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Selective enforcement and people’s community continued to order offenders and punishments until the bloody end. Widespread defiance during the invasion of Allied forces shook radicals. Himmler had to intervene when security services defied the HSSPF over unsanctioned orders to execute Aryans. Mass arrests and forced evacuations sufficed instead. Mass releases followed as counterattacks relieved pressure. The security services decentralized authority to avoid the same problem during the new year. A regional triumvirate maintained legitimate oversight with joint orders of execution. Punishable offences became death sentences and imprisonment served as a warning. Most Germans were released, and most foreigners were murdered. An epilogue traces how the Gestapo Leader Gerhard Dahmen presented selective enforcement as resistance from within the system during denazification. The main conclusions link this to how a predictable criteria of political reliability grounded in people’s community allowed targeted persecution to be presented as a public good. A mutually reinforcing dynamic of popular support and terror targeting socio-political outsiders legitimized dictatorship.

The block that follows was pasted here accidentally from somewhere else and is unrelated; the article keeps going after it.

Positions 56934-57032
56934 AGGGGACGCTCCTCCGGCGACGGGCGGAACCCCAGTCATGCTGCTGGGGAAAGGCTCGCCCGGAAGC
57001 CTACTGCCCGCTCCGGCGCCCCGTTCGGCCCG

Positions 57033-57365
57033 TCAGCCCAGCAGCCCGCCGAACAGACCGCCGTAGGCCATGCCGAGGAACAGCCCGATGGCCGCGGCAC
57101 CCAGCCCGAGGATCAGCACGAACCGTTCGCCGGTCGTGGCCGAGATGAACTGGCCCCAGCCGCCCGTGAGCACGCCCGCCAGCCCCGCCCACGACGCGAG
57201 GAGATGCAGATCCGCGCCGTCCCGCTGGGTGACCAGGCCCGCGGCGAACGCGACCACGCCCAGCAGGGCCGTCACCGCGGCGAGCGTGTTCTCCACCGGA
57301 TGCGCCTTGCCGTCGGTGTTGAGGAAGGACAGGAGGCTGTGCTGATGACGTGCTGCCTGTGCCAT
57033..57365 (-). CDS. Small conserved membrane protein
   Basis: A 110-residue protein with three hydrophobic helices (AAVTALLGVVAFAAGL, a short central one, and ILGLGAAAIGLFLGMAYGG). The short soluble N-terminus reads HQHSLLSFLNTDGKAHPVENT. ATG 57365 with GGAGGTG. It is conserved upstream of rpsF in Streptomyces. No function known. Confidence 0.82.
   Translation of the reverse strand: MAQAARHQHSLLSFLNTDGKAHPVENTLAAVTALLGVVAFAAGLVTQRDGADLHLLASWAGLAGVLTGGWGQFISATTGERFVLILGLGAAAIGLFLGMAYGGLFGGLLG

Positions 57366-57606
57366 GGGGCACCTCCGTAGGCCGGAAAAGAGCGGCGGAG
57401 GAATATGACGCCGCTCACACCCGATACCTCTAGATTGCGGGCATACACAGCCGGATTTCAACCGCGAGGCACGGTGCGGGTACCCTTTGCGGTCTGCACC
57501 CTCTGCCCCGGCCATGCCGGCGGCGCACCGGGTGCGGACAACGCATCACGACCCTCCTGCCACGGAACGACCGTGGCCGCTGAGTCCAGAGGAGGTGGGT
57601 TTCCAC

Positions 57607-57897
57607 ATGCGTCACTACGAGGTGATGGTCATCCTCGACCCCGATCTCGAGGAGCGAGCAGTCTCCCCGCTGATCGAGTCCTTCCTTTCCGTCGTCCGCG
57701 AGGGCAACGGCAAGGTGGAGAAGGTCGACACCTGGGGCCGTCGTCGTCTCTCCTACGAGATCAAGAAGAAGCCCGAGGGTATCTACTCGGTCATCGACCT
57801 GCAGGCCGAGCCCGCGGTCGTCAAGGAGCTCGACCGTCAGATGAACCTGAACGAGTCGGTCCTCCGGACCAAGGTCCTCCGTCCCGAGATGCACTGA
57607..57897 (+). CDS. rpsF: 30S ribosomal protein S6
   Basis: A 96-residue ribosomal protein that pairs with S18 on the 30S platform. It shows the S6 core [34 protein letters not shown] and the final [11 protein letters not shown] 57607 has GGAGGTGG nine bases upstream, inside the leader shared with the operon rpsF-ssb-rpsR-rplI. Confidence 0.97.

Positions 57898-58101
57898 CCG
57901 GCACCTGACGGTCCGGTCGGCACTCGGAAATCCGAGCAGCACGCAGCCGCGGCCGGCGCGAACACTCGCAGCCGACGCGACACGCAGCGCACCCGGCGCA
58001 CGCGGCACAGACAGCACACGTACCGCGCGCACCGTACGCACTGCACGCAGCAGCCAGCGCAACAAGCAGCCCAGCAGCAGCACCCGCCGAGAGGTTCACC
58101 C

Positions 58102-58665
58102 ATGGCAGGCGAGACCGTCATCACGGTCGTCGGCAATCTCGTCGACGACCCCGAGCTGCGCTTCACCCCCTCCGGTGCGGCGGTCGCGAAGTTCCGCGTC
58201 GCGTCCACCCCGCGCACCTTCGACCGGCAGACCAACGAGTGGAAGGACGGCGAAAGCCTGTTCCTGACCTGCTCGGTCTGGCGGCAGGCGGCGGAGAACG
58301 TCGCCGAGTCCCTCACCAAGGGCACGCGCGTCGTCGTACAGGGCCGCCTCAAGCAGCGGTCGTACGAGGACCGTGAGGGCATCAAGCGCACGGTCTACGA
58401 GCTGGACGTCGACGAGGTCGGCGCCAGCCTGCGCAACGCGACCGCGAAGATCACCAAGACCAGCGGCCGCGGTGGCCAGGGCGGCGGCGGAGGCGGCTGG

Chapter four details the evolution of, and the repressive capacity and methods of Bahrain's security services. In particular it focuses on the police, for which most historical and current data is available. Ranging from the personalist explanations of repression, such as why Charles Belgrave himself engaged in beating detainees, to the institutionalisation of deviance, chapter three looks at how personal integrity violations in Bahrain are intrinsically tied up with the country’s institutional and political structures. It also explores how Al Khalifa conservatism underlined by Saudi fear of Iranian expansionism has informed a militant and coercive policy of repression. In particular, the chapter notes that while the British established the police and continued to play an important role concerning training and technical assistance, a shift in power occurred leading up to and following 1971. Following Independence, the increasing Al Khalifa and Saudi control, coupled with diminishing British influence on policy, led to a more systemically repressive coercive apparatus; one in which the British influence became hidden behind the legal distancing of ‘Independence’. As well as detailing the emergence of the police force, this chapter argues how tactics such as mass arrests and torture have emerged, not simply because of the criminalisation of the Shiʿa threat, but due to the embedded discrimination and sectarianism that pervades the security forces and the ruling regime.
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